October 1, 2015
I found myself watching the movie 300. Again. Have you seen it? You should. Redemption, revenge and freedom. We are taught to be careful about the first two. And to passively appreciate the third. Civilization, I suppose. But King Leonidas would suffer no one to protect his freedom.
And so a fantasy, which, as many do, must start grimly…
The fields of Adland may be fertile for some, but many of us are bound to servitude. We make content. Blunting our God given skills at copywriting and design in order to fashion “tool kits” for unappreciative and faceless entities posing as marketing oracles. But they are demons. Takers. Deceivers. “Gives us weapons for our sales force!” they demand. For pittances our task masters yield to them, turning to us with expectations as sharp as dragon steel. Not wanting to be thrown outside the gates, we bend into our computers and render slide after slide after. All these good sons and daughters strapped to machines forging power(less)point presentations to satiate a box checker, who’s only mandate is to appease his own pitiless master. And so is weaved the self-fulfilling prophesy of sorrows. For no one in this chain will ever see the freedom true creativity can bring.
“This is madness!” we whisper to ourselves, and those closest to us on the wheel. Speak up and you may not be heard from again.
Oh, to be the brave Leonidas. To say back: “This is not creative!” Then to kick the stunned whip holders into the pit.
Can any creative deny herself this fantasy of being a great deliverer? It’s in our DNA. We want to make things that make things happen. To be able to point to our creations with pride of ownership – not to bow our heads with apologies and excuses. When our children ask what we do we want to show them. Answer with proof not jargon.
That film. This poster. Those bright, shiny objects that shape popular culture.
But the wheel needs turning. Seven days a week sometimes. The false oracles threaten our bosses turning them into cowards and monsters. Fear ripples down. Dripping into a sweatshop. The chain of sorrows has no give.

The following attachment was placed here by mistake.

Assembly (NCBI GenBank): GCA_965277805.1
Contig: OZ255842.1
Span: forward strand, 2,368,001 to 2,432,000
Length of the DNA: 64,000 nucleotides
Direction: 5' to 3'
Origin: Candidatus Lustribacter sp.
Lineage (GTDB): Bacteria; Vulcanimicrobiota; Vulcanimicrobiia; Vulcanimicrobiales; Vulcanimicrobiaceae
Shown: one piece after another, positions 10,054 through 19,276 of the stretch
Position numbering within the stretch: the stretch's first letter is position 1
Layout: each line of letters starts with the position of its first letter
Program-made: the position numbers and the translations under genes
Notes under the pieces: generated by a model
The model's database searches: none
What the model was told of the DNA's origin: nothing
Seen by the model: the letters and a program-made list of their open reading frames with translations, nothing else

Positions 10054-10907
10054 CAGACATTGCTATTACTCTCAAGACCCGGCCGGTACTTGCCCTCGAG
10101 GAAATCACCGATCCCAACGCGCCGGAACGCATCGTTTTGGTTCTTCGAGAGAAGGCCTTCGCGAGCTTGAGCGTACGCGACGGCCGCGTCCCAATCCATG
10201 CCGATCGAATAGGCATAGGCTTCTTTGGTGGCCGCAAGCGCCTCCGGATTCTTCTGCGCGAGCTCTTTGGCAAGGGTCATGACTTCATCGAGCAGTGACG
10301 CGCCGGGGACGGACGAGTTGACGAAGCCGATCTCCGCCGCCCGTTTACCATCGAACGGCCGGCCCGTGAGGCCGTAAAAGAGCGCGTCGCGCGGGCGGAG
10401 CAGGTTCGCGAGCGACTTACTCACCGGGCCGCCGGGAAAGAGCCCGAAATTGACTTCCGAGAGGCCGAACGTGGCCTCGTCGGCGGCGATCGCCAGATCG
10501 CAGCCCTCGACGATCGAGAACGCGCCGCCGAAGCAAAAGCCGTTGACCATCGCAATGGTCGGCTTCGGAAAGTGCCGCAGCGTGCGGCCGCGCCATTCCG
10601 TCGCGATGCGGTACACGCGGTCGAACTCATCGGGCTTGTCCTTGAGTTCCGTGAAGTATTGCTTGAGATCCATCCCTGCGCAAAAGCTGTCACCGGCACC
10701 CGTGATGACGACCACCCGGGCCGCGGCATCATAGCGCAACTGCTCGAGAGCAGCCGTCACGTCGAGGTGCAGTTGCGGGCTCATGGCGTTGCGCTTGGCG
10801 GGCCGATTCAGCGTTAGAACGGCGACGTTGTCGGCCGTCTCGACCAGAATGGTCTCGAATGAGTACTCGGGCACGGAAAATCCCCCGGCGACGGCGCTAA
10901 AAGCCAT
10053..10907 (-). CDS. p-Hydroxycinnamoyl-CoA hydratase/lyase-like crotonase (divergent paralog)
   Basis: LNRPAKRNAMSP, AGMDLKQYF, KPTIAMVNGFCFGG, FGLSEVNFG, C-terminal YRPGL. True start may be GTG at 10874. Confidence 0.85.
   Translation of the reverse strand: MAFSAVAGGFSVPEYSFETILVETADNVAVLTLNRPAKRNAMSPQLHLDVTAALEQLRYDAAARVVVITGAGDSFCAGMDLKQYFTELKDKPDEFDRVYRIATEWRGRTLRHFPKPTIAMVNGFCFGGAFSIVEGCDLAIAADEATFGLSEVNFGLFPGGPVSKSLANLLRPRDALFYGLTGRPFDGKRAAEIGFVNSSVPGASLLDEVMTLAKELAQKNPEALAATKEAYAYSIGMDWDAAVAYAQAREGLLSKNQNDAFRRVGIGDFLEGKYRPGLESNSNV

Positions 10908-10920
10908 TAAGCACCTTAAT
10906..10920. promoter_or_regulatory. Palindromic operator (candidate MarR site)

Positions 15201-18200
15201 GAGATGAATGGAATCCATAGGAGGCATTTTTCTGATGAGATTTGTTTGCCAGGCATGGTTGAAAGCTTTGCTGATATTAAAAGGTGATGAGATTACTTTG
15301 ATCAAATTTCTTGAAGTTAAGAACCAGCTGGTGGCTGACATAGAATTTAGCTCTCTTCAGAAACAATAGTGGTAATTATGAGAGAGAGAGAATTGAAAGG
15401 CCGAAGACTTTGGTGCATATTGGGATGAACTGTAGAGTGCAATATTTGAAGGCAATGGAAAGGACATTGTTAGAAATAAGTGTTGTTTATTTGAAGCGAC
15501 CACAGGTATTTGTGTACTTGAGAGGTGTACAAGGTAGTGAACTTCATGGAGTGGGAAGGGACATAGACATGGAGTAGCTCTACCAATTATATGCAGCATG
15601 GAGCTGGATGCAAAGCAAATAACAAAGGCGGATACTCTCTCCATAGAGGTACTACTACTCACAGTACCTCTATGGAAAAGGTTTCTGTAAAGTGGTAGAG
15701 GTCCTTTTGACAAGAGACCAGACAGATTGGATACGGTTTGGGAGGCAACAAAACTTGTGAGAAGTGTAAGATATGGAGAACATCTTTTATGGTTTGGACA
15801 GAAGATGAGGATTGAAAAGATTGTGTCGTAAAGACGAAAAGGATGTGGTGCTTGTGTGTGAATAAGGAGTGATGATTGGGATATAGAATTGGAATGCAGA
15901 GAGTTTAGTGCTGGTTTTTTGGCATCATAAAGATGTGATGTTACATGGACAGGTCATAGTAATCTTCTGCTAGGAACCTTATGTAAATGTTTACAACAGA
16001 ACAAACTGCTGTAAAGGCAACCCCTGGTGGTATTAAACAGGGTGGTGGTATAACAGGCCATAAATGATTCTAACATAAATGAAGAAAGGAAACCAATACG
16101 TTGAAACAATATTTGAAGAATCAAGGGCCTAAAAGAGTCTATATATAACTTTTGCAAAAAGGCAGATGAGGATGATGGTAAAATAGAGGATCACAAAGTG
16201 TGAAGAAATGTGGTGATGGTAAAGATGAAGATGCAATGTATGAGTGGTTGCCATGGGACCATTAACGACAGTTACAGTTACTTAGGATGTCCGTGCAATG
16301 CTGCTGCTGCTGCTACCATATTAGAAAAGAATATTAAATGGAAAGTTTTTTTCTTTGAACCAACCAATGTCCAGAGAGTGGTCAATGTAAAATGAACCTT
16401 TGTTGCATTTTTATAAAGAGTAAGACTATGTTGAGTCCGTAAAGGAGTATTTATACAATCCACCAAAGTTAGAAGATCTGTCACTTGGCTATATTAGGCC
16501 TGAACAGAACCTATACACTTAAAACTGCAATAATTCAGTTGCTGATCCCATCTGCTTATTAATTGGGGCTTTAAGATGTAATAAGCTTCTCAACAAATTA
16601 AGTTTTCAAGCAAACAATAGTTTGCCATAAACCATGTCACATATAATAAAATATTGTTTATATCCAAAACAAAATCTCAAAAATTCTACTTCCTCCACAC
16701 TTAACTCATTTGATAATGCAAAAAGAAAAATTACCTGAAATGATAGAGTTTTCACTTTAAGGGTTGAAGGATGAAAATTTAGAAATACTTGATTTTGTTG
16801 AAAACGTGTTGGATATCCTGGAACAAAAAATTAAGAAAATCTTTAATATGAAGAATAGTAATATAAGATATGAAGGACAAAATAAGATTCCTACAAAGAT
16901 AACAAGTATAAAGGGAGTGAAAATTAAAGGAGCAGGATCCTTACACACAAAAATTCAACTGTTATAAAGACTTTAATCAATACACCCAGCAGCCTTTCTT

Or does it? I have seen creative Utopia. There, enthusiasm reigns over fear. Ideas command respect and are worshiped for their amazing powers. I have harvested fruits from these fields and will do so again. I hope all of us do.
September 10, 2015
Do you know where you’re going to?
That’s the signature line from the Theme from Mahogany by Diana Ross. A lovely number, back in the day it was a sensation. But that line. Well, as tuneful at it is it also happens to be wrong. As a sentence it’s grammatically incorrect. Ask any 7th grader. it ends in –or should I say ends with- a preposition. Spell check will tell you the same thing. That “to” is tacked on. Technically, the line should be, “Do you know where you’re going?”
However, the correct line would also be the wrong line. Without that tiny,”incorrect” word the song may very well have failed. Theme from Mahogany might not have even happened.
Which got me to thinking about copywriting. How many times have we also used poor writing (grammatically speaking) to deliver stunning creative results?
“Think Different” anyone?
It’s what we do. It’s what we’re supposed to do. Good copy takes poetic license with the written word. And sometimes that means ending a sentence with a preposition. Or starting one with one. Or repeating words like “one” to make a point. To stand out. To shine. That’s the same reason I just used two phrases as complete sentences, even though spell check implored me not to. And look at that. There’s “to” at the end of another sentence. For that matter there’s “that.”
I realize all this may seem quaint in the age of social media and texting. Never before has the written word taken so much abuse by such a mass audience. Brutal spelling, abbreviations and the like have manhandled the world’s languages into grotesque shorthand.
But that is how people choose to communicate. We like it. And for the most part, any and all marketing communications must adjust accordingly or risk dying off like big words and good manners.